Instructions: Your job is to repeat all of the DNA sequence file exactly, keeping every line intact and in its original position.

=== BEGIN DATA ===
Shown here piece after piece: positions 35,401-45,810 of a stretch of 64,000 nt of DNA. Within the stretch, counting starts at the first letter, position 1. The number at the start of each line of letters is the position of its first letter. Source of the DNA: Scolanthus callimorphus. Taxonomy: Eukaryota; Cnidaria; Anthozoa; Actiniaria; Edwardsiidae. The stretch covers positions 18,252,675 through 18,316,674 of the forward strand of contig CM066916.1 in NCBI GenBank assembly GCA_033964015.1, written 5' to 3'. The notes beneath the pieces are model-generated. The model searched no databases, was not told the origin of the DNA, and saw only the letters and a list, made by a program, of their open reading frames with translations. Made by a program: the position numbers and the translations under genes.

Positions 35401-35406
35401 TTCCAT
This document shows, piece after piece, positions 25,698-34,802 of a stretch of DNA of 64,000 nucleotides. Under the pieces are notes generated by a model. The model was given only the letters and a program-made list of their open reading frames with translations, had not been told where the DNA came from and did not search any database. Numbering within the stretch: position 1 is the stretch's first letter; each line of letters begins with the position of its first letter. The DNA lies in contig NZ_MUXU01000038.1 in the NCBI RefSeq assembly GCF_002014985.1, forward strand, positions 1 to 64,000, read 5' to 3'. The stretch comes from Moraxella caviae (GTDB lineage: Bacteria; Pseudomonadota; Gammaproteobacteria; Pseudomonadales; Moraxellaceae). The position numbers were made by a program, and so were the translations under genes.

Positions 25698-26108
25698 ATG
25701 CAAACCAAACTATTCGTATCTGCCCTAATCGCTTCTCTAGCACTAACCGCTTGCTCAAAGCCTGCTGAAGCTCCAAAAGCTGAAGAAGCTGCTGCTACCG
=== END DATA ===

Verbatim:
Shown here piece after piece: positions 35,401-45,810 of a stretch of 64,000 nt of DNA. Within the stretch, counting starts at the first letter, position 1. The number at the start of each line of letters is the position of its first letter. Source of the DNA: Scolanthus callimorphus. Taxonomy: Eukaryota; Cnidaria; Anthozoa; Actiniaria; Edwardsiidae. The stretch covers positions 18,252,675 through 18,316,674 of the forward strand of contig CM066916.1 in NCBI GenBank assembly GCA_033964015.1, written 5' to 3'. The notes beneath the pieces are model-generated. The model searched no databases, was not told the origin of the DNA, and saw only the letters and a list, made by a program, of their open reading frames with translations. Made by a program: the position numbers and the translations under genes.

Positions 35401-35406
35401 TTCCAT
This document shows, piece after piece, positions 25,698-34,802 of a stretch of DNA of 64,000 nucleotides. Under the pieces are notes generated by a model. The model was given only the letters and a program-made list of their open reading frames with translations, had not been told where the DNA came from and did not search any database. Numbering within the stretch: position 1 is the stretch's first letter; each line of letters begins with the position of its first letter. The DNA lies in contig NZ_MUXU01000038.1 in the NCBI RefSeq assembly GCF_002014985.1, forward strand, positions 1 to 64,000, read 5' to 3'. The stretch comes from Moraxella caviae (GTDB lineage: Bacteria; Pseudomonadota; Gammaproteobacteria; Pseudomonadales; Moraxellaceae). The position numbers were made by a program, and so were the translations under genes.

Positions 25698-26108
25698 ATG
25701 CAAACCAAACTATTCGTATCTGCCCTAATCGCTTCTCTAGCACTAACCGCTTGCTCAAAGCCTGCTGAAGCTCCAAAAGCTGAAGAAGCTGCTGCTACCG